marcodonzelli wrote:
walker can you help me with this approach?

96=2^5 * 3=2^3 * 2^2 *3= so we have a total of 12 factors. to find multiples of 8 we must find all multiples of 2^3, so 6 factors, 1/2. what do I miss?

I think the approach is not correct. You missed the fact that we have 3 consecutive integers. For example, 4,5,6 are not multiplies of 8 but 4*5*6 is divisible by 8.
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Re: integers and prob [#permalink]  20 Feb 2008, 10:20
marcodonzelli wrote:
If an integer n is to be chosen at random from the integers 1 to 96, inclusive, what is the probability that n(n + 1)(n + 2) will be divisible by 8?

A. 1/4
B. 3/8
C. 1/2
D. 5/8
E. 3/4

Total numbers 8*12
There are 12 numbers divisible by 8 -> 3*12 (if 8 is an example - (6,7,8), (7,8,9), (8,9,10))
and 12 numbers divisible by 4 but not divisible by 8 -> 2*12 (if 4 is an example (2,3,4) and (4,5,6))

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Re: integers and prob [#permalink]  20 Feb 2008, 12:24
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if n is even, then n*n+2 is divisible by 8. so we have boom 50% so far.

then, we consider if n+1 is divislbe by 8, which is another 12 times

so 48 + 12 / 96 = 60/96 = 30/48 = 5/8

QED
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Re: integers and prob [#permalink]  20 Feb 2008, 23:56

if n is even, then n*n+2 is divisible by 8. so we have boom 50% so far.

then, we consider if n+1 is divislbe by 8, which is another 12 times

so 48 + 12 / 96 = 60/96 = 30/48 = 5/8

QED

that's a great job really. quick and easy. kudo for you
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Re: integers and prob [#permalink]  17 Mar 2008, 03:32
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marcodonzelli wrote:

if n is even, then n*n+2 is divisible by 8. so we have boom 50% so far.

then, we consider if n+1 is divislbe by 8, which is another 12 times

so 48 + 12 / 96 = 60/96 = 30/48 = 5/8

QED

that's a great job really. quick and easy. kudo for you

I didn't imagine it could be so easy, without any use of calculus and without trying with numbers, somewhat very difficult to do in 2 mins during the exam:

96/8=12 numbers divisible by 8

(12 + 12 + 12)/96=3/8. it took me 1 second
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Re: integers and prob [#permalink]  28 Apr 2008, 01:09
OK, here is a long explanation for a problem that took me less than a minute.

First and most important, we know that for n(n+1)(n+2) to be divisible by 8, either n or n+1 or n+2 must be divisible by 8

Second we have to realize that we are dealing with consecutive integers.

We also realize that as we have consecutive integers and multiplication, every even integer n from 2 to 96 satisfy n(n+1)(n+2) to be divisible by 8, allowing us to quickly count all even integers from 2 to 96 to be 47, when we look when n or n+1 or n+2 is divisible by 8.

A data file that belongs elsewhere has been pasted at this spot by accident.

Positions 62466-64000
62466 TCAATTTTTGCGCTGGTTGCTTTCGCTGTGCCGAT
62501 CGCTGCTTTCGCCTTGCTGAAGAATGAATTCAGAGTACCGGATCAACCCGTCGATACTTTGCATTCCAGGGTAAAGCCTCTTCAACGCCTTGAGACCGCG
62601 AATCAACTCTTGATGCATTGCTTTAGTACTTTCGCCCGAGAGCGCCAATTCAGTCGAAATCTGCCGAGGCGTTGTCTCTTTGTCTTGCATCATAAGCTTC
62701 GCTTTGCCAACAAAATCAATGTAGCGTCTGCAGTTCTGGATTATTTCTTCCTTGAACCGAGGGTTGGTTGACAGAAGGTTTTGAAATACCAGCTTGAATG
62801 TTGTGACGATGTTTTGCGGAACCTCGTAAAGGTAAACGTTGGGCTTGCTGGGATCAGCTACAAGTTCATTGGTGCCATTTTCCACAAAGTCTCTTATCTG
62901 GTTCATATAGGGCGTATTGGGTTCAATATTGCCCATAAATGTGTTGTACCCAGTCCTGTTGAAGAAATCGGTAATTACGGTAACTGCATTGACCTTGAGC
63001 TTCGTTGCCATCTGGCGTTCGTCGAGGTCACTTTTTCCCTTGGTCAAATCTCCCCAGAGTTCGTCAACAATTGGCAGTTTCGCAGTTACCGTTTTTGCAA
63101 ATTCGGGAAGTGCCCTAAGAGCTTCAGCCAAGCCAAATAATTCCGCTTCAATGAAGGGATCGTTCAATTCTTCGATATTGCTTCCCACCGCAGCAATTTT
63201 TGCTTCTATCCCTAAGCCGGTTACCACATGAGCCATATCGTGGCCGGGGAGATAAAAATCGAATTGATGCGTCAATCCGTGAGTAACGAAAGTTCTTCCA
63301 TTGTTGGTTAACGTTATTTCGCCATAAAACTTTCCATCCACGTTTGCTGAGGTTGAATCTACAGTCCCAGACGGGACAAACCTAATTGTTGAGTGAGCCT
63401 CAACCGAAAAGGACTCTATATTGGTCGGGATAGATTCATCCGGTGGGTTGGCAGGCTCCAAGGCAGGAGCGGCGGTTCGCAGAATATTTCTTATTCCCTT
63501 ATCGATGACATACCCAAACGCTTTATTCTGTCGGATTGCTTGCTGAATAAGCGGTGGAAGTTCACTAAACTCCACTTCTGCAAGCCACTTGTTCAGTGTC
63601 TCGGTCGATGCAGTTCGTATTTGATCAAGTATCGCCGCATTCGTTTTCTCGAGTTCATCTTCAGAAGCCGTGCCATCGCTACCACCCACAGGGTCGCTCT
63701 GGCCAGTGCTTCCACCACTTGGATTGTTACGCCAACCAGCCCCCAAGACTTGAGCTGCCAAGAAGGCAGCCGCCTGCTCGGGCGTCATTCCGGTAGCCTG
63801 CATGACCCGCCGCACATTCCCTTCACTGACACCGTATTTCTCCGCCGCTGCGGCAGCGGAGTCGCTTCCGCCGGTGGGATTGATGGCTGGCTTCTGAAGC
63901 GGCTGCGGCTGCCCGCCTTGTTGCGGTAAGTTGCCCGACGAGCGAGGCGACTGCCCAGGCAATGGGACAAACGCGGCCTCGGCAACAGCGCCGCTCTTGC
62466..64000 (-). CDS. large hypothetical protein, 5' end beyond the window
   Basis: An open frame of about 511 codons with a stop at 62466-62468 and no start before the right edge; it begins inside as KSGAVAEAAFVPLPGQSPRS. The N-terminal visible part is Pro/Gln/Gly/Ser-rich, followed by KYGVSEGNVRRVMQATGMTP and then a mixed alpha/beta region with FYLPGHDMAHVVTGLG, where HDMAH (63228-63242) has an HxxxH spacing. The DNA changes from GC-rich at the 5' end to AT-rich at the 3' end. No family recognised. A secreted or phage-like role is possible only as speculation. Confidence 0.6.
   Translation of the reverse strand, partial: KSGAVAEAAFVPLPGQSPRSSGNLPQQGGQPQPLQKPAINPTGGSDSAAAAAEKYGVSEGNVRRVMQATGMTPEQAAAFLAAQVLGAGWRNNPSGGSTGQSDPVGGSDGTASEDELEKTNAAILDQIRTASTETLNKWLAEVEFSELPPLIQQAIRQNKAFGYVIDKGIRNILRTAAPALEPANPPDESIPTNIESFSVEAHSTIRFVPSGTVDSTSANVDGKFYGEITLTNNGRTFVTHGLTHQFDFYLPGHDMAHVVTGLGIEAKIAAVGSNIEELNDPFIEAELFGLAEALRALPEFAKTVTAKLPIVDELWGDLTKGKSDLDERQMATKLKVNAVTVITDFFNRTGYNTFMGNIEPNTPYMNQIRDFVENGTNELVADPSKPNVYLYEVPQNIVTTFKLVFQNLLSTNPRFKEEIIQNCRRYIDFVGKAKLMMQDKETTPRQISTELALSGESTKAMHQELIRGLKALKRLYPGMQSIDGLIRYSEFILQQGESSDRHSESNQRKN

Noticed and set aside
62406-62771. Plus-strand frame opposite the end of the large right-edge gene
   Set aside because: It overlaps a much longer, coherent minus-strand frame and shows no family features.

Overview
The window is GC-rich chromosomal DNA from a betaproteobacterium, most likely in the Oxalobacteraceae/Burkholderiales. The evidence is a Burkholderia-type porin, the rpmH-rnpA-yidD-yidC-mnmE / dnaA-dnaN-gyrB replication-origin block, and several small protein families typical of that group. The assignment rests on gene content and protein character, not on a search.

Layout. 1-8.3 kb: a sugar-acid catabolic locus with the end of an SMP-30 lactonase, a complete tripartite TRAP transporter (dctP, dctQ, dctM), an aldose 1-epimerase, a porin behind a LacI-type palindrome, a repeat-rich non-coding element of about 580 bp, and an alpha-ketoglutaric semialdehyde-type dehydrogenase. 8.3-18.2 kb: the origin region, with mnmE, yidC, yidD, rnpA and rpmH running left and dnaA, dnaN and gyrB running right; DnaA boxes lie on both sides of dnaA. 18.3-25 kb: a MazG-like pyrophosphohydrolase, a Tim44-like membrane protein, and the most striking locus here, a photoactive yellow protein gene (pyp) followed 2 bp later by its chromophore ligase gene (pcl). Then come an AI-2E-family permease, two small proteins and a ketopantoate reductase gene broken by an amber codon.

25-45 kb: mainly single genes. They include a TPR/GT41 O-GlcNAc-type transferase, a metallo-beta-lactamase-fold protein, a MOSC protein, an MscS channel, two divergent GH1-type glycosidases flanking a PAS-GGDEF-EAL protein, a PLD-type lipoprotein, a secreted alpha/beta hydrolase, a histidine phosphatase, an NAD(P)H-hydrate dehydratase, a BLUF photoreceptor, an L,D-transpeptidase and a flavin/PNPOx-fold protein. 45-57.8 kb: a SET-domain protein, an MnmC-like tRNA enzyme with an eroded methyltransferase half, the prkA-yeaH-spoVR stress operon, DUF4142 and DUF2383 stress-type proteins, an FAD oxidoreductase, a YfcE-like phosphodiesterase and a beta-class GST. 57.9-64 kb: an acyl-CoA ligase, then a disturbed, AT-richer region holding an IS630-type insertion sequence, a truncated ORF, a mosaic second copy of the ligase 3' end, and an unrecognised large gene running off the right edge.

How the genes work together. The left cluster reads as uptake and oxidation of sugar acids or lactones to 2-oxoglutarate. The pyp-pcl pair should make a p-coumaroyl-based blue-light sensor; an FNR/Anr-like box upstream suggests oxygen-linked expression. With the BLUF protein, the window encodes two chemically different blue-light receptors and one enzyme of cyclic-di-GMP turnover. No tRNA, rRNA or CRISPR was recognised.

Realizing the above three in a snap, we simply check when n or n+1 or n+2 is divisible by 8:

1. n is divisible by 8 when n is 8,16,32,36,40,48, 56,64,72,80,88,96, but these even integers are already included in our conclusion that every even integer n from 2 to 96 satisfy the condition that n(n+1)(n+2) to be divisible by 8.

2. n+1 is divisible by 8, when n+1 is 8,16,32,36,40,48, 56,64,72,80,88,96, but as we deal with consecutive integers, this means that in such case, n will be odd integer 7,31,35,39,47,55,63,71,79,87,95, therefore we can pick another 13 integers that make n(n+1)(n+2) divisible by eight. We have to add those 13 odds to our 47 evens.

3. n+2 is divisible by 8, when n+2 is 8,16,32,36,40,48, 56,64,72,80,88,96, but these even integers are already included in our conclusion that every even integer n from 2 to 96 satisfy the condition that n(n+1)(n+2) to be divisible by 8.

we have 47+13 integers satisfying n(n+1)(n+2) is divisible by 8, thus the probability of picking one of these integers is simply P(E) = n of event occuring/total number, that is 60/96, which is equal to 5/8.
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Re: integers and prob [#permalink]  24 Aug 2008, 14:15
marcodonzelli wrote:
If an integer n is to be chosen at random from the integers 1 to 96, inclusive, what is the probability that n(n + 1)(n + 2) will be divisible by 8?

A. 1/4
B. 3/8
C. 1/2
D. 5/8
E. 3/4

good question.

when N is even.. n(n+2) is divisable by 8
when n is odd.. n+1 must be divisible by 8 to make n(n + 1)(n + 2)

probability = (96/2 + 96/8 )/96 = 60/96= 5/8
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Re: Divisibility by 8 [#permalink]  31 Mar 2011, 01:25
The OA is wrong here, it should be D.
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Re: Divisibility by 8 [#permalink]  31 Mar 2011, 01:31
subhashghosh wrote:
The OA is wrong here, it should be D.

Thanks. Corrected.
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Re: Divisibility by 8   [#permalink] 31 Mar 2011, 01:31